Officials in Trumbull, Columbiana counties discuss mask violations


Officials with Trumbull and Columbiana counties' health departments discussed how many reports of mask violations they have gotten since Governor Mike DeWine mandated mask-wearing in the state

BOARDMAN, Ohio (WKBN) – It’s been about a week since Ohio’s statewide mask mandate went into effect in an attempt to curb the spread of COVID-19. Friday, WKBN checked in with the local health departments to see if they’ve been dealing with any violations.

According to Kris Wilster, the director of environmental health for Trumbull County, they have received 89 calls reporting mask violations in the county.

Laura Fauss, the public information officer for the Columbiana County Health Department, said they have received 40 reports of violations through phone calls, Facebook and email. 

In Trumbull County, most of the calls are from individuals calling about customers, employees, owners and businesses not enforcing the mask mandate. Wilster added that every once in awhile, they get a complaint about a lack of cleanliness. 

Fauss said they have an extension dedicated to mask violation calls. Anytime they get a call about a violation, they send it to the extension, which is then sent to a voicemail and dealt with by someone on the enforcement team. 

“We’ve tried to focus on businesses and again, just like we had before, education of businesses is a big thing,” Fauss said, “I know the state just came out with some signs that businesses can use to post on their doors.” 

Neither health department has the ability to cite someone; that is left up to the local law enforcement. 

“I don’t, by statute, have the authority to fine anybody or charge anybody with a misdemeanor or cite anybody,” Wilster said. “Mostly what we do is try to implore the importance of wearing the mask and try to explain to people the governor’s orders and how they affect the slowing of the virus.” 

Trumbull County Sheriff Paul Monroe told First News earlier this month that it’s not his department’s job to respond to mask violation calls and asked the public to please not inundate the emergency line with those calls.

Instead, Wilster and four inspectors do this through phone calls. 

Fauss said they haven’t gotten to the point in which they need to utilize citation enforcement, but they are working on getting funding to set up a system with the police.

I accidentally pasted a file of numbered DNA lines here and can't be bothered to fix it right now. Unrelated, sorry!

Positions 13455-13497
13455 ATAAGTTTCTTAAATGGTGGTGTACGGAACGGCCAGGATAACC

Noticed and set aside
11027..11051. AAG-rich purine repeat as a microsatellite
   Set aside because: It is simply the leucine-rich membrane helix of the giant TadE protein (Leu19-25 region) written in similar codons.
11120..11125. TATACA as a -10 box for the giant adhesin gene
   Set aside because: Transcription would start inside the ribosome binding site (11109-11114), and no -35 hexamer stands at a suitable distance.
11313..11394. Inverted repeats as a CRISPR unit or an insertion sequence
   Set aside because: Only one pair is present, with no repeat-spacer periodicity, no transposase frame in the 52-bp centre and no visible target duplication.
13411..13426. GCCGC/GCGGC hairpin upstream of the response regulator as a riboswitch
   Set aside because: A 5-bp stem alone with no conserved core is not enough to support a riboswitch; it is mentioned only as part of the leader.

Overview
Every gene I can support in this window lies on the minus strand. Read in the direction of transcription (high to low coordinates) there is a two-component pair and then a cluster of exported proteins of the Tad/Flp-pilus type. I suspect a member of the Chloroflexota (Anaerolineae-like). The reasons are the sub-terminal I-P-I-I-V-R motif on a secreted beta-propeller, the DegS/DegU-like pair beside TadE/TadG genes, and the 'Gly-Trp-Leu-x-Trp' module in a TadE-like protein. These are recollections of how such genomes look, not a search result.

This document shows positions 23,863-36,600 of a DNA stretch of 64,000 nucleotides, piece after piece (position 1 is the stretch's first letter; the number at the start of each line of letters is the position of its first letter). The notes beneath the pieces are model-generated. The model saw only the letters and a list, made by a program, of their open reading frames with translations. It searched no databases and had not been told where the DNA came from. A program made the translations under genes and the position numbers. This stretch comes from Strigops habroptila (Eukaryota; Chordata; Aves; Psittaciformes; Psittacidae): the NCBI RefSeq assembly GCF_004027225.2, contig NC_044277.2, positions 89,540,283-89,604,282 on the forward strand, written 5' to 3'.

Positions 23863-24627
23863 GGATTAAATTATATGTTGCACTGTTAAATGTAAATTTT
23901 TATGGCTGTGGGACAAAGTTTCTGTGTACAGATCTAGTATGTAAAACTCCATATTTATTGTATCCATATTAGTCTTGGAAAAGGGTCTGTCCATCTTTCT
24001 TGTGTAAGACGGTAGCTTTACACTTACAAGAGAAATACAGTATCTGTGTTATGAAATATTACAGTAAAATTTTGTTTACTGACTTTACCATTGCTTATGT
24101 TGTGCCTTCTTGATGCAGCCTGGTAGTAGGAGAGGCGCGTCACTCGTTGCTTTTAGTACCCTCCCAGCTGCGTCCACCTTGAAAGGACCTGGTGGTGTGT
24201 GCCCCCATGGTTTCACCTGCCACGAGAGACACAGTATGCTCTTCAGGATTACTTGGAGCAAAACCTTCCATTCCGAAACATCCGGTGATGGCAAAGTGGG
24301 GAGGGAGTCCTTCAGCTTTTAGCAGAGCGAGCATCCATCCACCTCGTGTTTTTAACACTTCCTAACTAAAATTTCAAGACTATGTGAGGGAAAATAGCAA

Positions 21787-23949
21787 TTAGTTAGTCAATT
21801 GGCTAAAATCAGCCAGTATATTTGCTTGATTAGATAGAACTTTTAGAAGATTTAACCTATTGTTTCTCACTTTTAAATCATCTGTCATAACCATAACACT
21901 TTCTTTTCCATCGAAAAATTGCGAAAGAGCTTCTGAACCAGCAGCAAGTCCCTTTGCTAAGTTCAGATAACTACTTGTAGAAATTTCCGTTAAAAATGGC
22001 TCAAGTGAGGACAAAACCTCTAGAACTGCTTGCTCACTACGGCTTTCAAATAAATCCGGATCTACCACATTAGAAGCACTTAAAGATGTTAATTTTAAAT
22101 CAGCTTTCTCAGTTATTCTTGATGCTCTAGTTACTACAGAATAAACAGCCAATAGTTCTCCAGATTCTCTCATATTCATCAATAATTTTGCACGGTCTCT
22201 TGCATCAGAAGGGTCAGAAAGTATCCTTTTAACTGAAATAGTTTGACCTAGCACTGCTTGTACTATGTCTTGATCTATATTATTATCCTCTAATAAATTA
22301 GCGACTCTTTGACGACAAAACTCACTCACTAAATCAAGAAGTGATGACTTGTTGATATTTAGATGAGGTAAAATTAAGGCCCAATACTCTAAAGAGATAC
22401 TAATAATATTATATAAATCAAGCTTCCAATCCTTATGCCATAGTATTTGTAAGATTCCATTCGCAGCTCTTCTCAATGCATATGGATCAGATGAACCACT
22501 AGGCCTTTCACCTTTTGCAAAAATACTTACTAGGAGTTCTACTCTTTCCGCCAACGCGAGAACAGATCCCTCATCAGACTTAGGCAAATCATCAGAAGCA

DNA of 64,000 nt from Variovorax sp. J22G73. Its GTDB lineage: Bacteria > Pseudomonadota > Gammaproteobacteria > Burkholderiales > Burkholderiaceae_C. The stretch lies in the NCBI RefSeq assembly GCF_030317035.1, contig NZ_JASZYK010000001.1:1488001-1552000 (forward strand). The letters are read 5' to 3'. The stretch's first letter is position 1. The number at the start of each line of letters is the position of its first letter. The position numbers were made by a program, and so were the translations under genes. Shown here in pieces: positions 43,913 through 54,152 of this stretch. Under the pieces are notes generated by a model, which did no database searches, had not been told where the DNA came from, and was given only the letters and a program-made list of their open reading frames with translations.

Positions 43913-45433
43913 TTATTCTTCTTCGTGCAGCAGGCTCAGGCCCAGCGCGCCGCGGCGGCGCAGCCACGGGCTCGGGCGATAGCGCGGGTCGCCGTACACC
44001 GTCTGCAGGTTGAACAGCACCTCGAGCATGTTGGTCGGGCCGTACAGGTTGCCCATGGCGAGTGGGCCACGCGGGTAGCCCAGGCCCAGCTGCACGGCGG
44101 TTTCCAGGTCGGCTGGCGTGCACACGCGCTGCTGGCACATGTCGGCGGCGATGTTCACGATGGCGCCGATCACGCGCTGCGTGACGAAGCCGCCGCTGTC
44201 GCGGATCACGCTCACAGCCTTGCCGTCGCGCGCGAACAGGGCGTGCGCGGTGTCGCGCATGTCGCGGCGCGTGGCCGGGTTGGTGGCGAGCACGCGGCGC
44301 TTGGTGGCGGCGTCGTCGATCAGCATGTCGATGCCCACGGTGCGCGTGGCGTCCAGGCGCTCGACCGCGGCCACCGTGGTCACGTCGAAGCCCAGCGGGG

“We are working with our local law enforcement, and we’re hopeful that they’re going to have a grant through the state for this enforcement to pay for some of that, and we can contract out with the law enforcement as well,” Fauss said. 

Thursday, Cuyahoga County recommended that schools begin the year with remote learning to reduce the spread of the virus and discontinue extracurricular activities. 

Wilster said they have talked to superintendents and said the role of the health department is to help interpret the guidance documents from the Ohio Department of Health. 

“We are not in a position to tell the schools what to do or how to do it,” he said. “Basically, we provide some kind of outlet for them to ask questions, and we try to get the answers if they have questions.” 

It’s similar in Columbiana County. Fauss said the county departments work well together so their health commissioner and epidemiologist have been working with nurses and superintendents for the last few weeks. 

“Just like the pandemic has been, it’s super fluid,” she said. “We don’t know what’s going to happen at any one time so we have to be prepared for all scenarios.” 

When it comes to masking, Wilster said it is important for people to remember there are exceptions. 

“It’s not always when you see someone not wearing a mask they’re just being obstinate,” Wilster said. “They may have a real medical reason not to do it, and I think that’s important for people to understand.” 

Fauss mentioned Dr. Amy Acton’s reference to each layer –- wearing a mask, social distancing, washing your hands -– being like Swiss Cheese as something the health department is trying to do with schools. 

“Try to wear your mask, if you can’t wear your mask, then stay back from somebody,” Fauss said. “Don’t forget to wash your hands, wear a face shield if you need to, any of those things, and the more of them the better, help reduce your risk.” 

Those with concerns can contact the Columbiana County General Health District at 330-424-0272 or the Trumbull County Health Department at 330-675-2489.

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